“We’ve been without a county planner, I don’t know the exact number of years, but after Mr. Pickett passed, Wade filled in for a long time for him until we hired Rob (Fowler), and then he’s filled in for him ever since then,” Jones said. “He has filled in for our economic developer position which has been vacant for quite a while until we just hired Kate.”

Jones said he has spoken with members of the Piedmont Regional Jail Board on which Bartlett serves.

“They depend upon his financial guidance for their budget tremendously, and (a board member) is very upset about the fact that Wade was released,” Jones said.

Bartlett also handles stormwater management for construction sites, Jones noted.

“We have nobody else qualified to do that,” Jones said. “He’s been doing that, so if somebody wants to come in and build a home now and a site has to have the proper permitting for the stormwater management, we don’t have anybody to do it.”

Jones said he spoke to both the chair and vice chair, and he said they do not have a plan.

“They don’t know,” he said. “And in the serious situation we have right now in our nation and in our world, our county definitely needs some leadership. Of course, we have good people that work under Wade, but they’re overloaded with work already. They can’t take on all the workload he’s doing.”

Jones said a supervisor who voted “yes” to not renewing Bartlett’s contract noted the county would have to hire two people to do what he does.

“I don’t think two people would cover what he does,” Jones said. “It’d take three. The man works weekends, he works late hours — he’s a workaholic, there’s no doubt about it. And he’s done tons of good for our county, just unbelievable. And right now, to find somebody that would come to this county and take his position, first of all with all the goings on with coronavirus, would be a tough task. And on top of that, I think if anybody did their homework and found out how he was treated, I think they would mark Prince Edward County off their list of a place to want to start a career.”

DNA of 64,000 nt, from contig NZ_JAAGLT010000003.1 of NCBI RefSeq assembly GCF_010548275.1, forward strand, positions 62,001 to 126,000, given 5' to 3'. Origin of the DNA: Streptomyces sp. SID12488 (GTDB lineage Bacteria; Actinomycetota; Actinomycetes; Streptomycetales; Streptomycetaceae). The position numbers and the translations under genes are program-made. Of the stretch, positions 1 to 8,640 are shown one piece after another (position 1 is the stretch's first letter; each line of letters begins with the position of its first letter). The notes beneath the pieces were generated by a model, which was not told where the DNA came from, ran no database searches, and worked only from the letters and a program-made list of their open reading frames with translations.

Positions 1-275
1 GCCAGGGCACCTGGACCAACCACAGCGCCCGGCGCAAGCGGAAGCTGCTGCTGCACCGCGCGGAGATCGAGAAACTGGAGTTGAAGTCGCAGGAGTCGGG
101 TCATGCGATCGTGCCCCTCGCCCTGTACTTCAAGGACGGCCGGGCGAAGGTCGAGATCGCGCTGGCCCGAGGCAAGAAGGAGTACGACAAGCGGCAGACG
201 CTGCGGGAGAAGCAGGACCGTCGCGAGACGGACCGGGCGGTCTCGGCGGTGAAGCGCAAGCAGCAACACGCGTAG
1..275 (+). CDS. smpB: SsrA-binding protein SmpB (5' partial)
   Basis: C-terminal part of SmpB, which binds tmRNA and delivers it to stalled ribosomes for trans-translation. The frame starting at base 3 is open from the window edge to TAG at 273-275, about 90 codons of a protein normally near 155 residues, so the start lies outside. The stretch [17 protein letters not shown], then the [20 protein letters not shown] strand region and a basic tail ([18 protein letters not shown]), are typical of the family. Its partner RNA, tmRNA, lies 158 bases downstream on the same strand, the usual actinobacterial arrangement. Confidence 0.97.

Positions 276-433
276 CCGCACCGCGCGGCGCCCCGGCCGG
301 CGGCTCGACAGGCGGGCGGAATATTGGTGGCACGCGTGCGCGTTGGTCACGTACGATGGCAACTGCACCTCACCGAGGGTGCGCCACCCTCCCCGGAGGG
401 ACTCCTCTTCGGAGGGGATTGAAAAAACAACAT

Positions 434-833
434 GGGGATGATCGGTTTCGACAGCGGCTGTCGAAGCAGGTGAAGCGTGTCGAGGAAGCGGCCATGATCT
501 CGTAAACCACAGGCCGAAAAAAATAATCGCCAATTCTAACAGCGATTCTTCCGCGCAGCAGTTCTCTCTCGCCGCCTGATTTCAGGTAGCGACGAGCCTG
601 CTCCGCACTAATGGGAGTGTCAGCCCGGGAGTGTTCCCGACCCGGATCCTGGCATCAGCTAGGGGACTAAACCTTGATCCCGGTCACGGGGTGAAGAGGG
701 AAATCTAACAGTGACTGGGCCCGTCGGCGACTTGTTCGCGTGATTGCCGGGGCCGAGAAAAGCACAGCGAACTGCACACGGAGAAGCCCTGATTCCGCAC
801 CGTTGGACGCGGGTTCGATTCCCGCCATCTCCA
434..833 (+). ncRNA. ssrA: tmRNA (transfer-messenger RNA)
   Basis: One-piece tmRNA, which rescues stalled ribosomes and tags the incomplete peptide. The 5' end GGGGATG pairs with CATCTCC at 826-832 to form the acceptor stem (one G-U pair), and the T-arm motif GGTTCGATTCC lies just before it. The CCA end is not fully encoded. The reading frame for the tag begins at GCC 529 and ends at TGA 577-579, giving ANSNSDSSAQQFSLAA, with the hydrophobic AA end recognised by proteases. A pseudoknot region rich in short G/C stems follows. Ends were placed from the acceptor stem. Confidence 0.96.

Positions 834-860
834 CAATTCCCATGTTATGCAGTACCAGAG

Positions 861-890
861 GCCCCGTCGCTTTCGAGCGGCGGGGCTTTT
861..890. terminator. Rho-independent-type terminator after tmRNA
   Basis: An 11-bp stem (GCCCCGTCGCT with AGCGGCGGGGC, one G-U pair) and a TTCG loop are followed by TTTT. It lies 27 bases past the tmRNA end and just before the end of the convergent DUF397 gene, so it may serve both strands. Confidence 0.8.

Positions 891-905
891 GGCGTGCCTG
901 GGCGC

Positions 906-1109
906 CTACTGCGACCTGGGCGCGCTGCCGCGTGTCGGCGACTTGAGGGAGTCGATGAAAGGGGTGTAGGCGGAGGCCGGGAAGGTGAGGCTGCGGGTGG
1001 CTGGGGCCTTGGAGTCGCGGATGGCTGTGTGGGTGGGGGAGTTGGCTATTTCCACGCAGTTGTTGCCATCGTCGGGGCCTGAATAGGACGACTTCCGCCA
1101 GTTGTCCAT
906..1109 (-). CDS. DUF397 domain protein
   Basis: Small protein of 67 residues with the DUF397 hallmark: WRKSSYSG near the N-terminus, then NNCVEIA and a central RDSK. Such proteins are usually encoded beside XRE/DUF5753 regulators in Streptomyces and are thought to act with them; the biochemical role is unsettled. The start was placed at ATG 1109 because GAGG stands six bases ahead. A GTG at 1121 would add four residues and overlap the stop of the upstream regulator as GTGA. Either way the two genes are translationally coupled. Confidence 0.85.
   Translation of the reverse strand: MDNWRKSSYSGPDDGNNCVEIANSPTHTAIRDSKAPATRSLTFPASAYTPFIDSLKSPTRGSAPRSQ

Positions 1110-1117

Wilck said he didn’t expect the decision on Bartlett to come so quickly.

“It was going to come up to a vote, and I think I had indicated that with all the coronavirus and stuff going around that maybe we just put an extension of a few months on it or something like that to get through this stuff before we have the vote on it,” he said. “But Wade really kind of pushed it and said he’d like to know. So that’s basically what happened.”

Wilck noted Bartlett has been in the country administrator role for a long time and has done a lot.

“He is the most amazing man with figures I’ve ever met, and I’ve met quite a few,” Wilck said. “But there sort of is a newer group than there’s ever been since I’ve been on the board. Mainly it was old-timers then. Now, I’m the old-timer. I think Bobby Jones is the only one that’s been on there longer than I have. And they just, I think, decided they wanted to do some different things from what Wade was comfortable with.”

Wilck praised Bartlett for his response to the board’s decision.

“Wade offered to make sure that, of course, it was a smooth transition of power and whatnot to the new person we might bring in,” Wilck said. “And also if it took a little bit longer to get somebody trained or something like that, he’d be happy to stay on an extra month or two beyond when his contract was, all of which I thought was pretty nice, particularly in these times with the virus and the situation where there’s a lot of unknown(s) out there.”

Jones said he knows there are some board members who are not satisfied with Bartlett.

“They all compliment the work he does, but some of them have issues with other things,” he said. “One, I believe, has issues with the fact that Wade has enforced some violations of ordinances on him, and he seems to blame Wade for that, where he is in violation of these ordinances, and he hasn’t done anything to correct them.”

Emert has dealt with legal complaints in the past with regard to the maintenance and appearance of some of his property and the lack of containment of livestock. According to online court records, in some cases he was found not guilty or the case was dismissed, and in others he was found guilty and paid a fine. Two cases involving charges of zoning ordinance noncompliance, for which Bartlett is listed as the complainant, have been continued to May 6.

Jones said everybody is always very complimentary of the budgets that Bartlett prepares, which Jones noted are very well-thought out and well-prepared.

“I’m very upset with some of my fellow board members,” Jones said. “Mr. Bartlett, some of them claim that he’s wasted money for the county. The only money he can spend is what the board votes on.”

Cooper-Jones and Pride said they had no comment on the board’s action regarding Bartlett’s contract.

Booth and Emert did not return calls by 5 p.m. Wednesday to their phone numbers listed on the county website.